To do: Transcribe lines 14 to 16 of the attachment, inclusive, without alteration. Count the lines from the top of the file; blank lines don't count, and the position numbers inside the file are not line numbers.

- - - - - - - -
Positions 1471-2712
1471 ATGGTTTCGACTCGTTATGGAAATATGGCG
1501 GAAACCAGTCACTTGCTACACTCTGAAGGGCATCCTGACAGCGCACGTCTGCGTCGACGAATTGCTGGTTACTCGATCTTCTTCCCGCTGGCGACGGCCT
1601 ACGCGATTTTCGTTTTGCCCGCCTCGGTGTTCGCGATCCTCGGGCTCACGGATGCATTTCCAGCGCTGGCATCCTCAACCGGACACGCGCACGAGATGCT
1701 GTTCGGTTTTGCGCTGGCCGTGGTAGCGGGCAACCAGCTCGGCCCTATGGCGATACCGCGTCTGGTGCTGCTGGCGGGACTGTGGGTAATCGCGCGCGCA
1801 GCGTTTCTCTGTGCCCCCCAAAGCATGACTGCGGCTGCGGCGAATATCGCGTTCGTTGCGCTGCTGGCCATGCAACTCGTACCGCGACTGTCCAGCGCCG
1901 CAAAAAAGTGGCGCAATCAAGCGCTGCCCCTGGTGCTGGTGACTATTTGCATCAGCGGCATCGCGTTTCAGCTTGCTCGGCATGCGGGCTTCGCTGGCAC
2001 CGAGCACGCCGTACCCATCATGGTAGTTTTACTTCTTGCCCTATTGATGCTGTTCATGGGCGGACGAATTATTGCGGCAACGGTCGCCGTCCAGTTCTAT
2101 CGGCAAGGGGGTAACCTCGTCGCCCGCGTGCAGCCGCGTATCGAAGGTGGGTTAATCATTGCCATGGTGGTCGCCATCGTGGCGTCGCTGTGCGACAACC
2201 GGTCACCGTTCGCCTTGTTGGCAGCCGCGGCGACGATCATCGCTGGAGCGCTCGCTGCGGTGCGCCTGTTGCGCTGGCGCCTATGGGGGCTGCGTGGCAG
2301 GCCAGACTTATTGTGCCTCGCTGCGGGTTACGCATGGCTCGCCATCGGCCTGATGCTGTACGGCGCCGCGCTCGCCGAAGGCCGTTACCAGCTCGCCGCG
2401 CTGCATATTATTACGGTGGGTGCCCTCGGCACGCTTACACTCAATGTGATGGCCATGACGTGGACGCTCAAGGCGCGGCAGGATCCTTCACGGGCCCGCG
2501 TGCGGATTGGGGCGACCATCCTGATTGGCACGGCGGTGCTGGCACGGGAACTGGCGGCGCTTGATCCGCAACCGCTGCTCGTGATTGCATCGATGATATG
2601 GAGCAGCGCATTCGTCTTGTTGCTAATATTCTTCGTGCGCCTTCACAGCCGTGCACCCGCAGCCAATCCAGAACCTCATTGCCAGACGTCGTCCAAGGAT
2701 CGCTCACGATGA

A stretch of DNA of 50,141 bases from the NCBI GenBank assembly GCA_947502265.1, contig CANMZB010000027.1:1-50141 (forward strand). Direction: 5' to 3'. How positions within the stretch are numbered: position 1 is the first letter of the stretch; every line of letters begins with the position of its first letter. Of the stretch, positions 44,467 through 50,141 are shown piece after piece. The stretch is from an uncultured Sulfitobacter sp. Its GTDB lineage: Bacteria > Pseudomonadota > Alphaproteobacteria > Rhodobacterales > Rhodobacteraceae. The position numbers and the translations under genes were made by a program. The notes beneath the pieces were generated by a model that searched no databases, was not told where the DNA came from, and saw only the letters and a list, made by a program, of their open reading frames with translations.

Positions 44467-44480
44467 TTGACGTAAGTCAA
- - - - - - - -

2601 GAGCAGCGCATTCGTCTTGTTGCTAATATTCTTCGTGCGCCTTCACAGCCGTGCACCCGCAGCCAATCCAGAACCTCATTGCCAGACGTCGTCCAAGGAT
2701 CGCTCACGATGA

A stretch of DNA of 50,141 bases from the NCBI GenBank assembly GCA_947502265.1, contig CANMZB010000027.1:1-50141 (forward strand). Direction: 5' to 3'. How positions within the stretch are numbered: position 1 is the first letter of the stretch; every line of letters begins with the position of its first letter. Of the stretch, positions 44,467 through 50,141 are shown piece after piece. The stretch is from an uncultured Sulfitobacter sp. Its GTDB lineage: Bacteria > Pseudomonadota > Alphaproteobacteria > Rhodobacterales > Rhodobacteraceae. The position numbers and the translations under genes were made by a program. The notes beneath the pieces were generated by a model that searched no databases, was not told where the DNA came from, and saw only the letters and a list, made by a program, of their open reading frames with translations.